Service with a smile: The Cassie Wang story

Updated: 2013-06-19T13:33:48Z


The Kansas City Star

Cassie Wang was 6 years old when her father, David, began half-joking that she’d be the first in the family to go to Harvard. He was so proud of his little girl.

“He liked to smile,” Cassie’s mom, Grace, said. “He was always smiling. But when Cassie was born, that’s when he smiled the biggest.”

Cassie, the daughter of Chinese immigrants and the family’s first native-born American, finds it especially poignant now that she’s two months from moving to Cambridge, Mass., and enrolling at the oldest and most revered university in the United States.

“We didn’t even really know what Harvard was back then,” Cassie said. “Everyone just knows the name. Being new in the U.S., it was like a dream, but it really wasn’t even a dream.”

Cassie graduated from Olathe Northwest at the top of her class last month with a 5.0 grade-point average on a 4.0 scale and a 34 on the ACT.

But in Cassie Wang, Harvard is getting more than a scholar.

It is getting a philanthropist whose charitable work has brought her awards and set records, an athlete whose leadership on the golf course and off has earned her accolades and a young woman on a mission to make the world a better place.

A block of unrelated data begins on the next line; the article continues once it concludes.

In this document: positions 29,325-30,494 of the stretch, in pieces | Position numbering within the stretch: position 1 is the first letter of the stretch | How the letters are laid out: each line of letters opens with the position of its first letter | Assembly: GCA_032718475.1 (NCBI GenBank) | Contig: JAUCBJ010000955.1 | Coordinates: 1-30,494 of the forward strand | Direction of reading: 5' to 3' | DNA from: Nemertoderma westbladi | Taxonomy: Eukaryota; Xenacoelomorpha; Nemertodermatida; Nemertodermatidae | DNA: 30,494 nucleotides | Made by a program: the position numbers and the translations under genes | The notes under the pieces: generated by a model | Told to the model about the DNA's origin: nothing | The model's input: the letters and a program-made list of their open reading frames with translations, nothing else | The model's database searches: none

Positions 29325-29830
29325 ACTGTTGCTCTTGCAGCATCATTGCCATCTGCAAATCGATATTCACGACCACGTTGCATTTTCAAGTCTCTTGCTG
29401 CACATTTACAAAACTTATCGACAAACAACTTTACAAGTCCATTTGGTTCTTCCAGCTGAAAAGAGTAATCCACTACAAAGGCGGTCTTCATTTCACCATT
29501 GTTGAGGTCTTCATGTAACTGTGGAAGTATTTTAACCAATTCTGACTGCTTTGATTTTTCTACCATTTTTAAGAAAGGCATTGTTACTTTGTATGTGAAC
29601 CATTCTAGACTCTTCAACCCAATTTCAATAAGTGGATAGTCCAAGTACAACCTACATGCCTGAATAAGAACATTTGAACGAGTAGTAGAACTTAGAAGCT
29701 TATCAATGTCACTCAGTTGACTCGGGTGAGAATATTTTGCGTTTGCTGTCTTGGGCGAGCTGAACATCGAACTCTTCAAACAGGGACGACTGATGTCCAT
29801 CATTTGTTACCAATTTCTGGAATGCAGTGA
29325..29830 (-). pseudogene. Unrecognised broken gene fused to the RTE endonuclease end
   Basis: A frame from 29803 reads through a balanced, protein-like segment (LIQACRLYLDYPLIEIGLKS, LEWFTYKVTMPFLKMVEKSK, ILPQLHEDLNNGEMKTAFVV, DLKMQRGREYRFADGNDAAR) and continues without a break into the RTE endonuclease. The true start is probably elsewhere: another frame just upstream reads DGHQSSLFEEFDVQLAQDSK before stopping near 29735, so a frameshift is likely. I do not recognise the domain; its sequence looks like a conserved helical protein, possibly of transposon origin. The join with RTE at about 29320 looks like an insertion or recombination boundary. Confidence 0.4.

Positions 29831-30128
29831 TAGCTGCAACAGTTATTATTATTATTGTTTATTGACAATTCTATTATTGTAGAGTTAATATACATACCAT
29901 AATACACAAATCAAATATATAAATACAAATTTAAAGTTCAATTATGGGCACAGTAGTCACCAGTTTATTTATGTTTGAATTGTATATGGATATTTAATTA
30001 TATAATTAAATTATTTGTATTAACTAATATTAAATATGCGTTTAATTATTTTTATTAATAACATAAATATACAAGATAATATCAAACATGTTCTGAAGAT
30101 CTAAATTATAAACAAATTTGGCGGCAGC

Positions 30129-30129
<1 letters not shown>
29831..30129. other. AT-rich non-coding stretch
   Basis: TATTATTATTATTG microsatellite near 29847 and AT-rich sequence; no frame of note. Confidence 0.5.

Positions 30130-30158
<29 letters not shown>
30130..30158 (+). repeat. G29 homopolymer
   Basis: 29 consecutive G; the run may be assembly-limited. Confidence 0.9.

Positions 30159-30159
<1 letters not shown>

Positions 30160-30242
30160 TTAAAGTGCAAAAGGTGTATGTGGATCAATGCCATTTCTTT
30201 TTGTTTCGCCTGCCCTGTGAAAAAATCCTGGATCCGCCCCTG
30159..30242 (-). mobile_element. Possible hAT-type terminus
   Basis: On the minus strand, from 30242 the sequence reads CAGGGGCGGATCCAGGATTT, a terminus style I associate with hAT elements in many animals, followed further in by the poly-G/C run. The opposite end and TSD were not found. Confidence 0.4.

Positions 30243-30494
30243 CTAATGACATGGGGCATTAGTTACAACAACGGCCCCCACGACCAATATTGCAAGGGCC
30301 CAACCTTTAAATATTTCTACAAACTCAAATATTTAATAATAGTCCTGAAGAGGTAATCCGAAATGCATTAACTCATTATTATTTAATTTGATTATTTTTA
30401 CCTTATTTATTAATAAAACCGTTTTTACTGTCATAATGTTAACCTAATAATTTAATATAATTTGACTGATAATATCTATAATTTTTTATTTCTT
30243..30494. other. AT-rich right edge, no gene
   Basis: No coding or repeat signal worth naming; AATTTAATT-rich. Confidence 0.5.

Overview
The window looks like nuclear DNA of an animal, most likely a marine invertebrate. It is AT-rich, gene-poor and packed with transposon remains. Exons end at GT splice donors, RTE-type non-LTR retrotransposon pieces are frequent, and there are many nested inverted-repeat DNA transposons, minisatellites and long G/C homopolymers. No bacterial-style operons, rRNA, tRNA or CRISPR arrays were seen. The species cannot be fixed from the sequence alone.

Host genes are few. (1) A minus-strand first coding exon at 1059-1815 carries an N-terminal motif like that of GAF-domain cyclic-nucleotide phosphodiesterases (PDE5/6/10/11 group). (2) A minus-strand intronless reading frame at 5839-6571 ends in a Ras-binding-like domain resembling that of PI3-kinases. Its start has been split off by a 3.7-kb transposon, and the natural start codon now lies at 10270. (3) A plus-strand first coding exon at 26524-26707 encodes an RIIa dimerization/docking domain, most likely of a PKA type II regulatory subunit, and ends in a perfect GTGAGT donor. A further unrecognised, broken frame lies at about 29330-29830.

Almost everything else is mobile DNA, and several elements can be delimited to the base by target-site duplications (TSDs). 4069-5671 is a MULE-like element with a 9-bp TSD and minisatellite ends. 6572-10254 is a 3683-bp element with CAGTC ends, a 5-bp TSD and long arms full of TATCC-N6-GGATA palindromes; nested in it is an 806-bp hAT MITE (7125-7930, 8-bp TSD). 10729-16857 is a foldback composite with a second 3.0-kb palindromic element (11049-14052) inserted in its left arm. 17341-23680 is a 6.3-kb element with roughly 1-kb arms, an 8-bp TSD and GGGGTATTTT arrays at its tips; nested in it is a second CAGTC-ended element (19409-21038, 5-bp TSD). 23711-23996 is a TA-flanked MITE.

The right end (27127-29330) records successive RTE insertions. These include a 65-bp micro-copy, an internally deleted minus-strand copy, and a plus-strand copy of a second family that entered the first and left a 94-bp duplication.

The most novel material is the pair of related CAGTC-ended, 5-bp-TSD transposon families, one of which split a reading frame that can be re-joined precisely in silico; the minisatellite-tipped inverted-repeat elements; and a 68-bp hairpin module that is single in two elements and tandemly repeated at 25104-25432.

“She’s believes in people and the goodness that we all possess,” Olathe Northwest principal Gwen Poss said. “She believes we can do more to make us all better. She really believes that — that we all have gifts and talents to tap, which can help everybody be better.

“She also has a gift for bringing that out of other people. As a principal, I am inspired to do better because of what she is doing. She just has that effect on people. She is a role model for all of us.”

High praise? Absolutely. Unwarranted?

Well, Prudential didn’t think so when it selected Cassie as a Spirit of Community Award winner last month as one of the nation’s top 10 youth volunteers during a banquet at the Smithsonian Institute in Washington, D.C.

The PGA Tour chose her as the 2011 Midwest Section Junior Student-Athlete of the Year.

One year later, the American Junior Golf Association honored Cassie with its 2012 Presidents’ Leadership Award and, in between, she won the Kenneth Smith Award as the top all-around high school golfer in metropolitan Kansas City.

Oh, and Monday, Cassie was back in Washington to be honored as a Presidential Scholar.

That covers the big awards, but Cassie — who was voted Most Inspirational, Best Female Leader, Most Involved, Hardest Female Worker and Best All-Around Female Student by her classmates — doesn’t devote her time and energy to the idea of winning awards.

“Her willingness to serve other people and the way she always wants to help out is the most impressive thing about her,” Ravens golf coach Mardy Ortman said. “Whether it’s the younger kids on the golf course or people at school, she just has a heart for service.”

And it’s no act.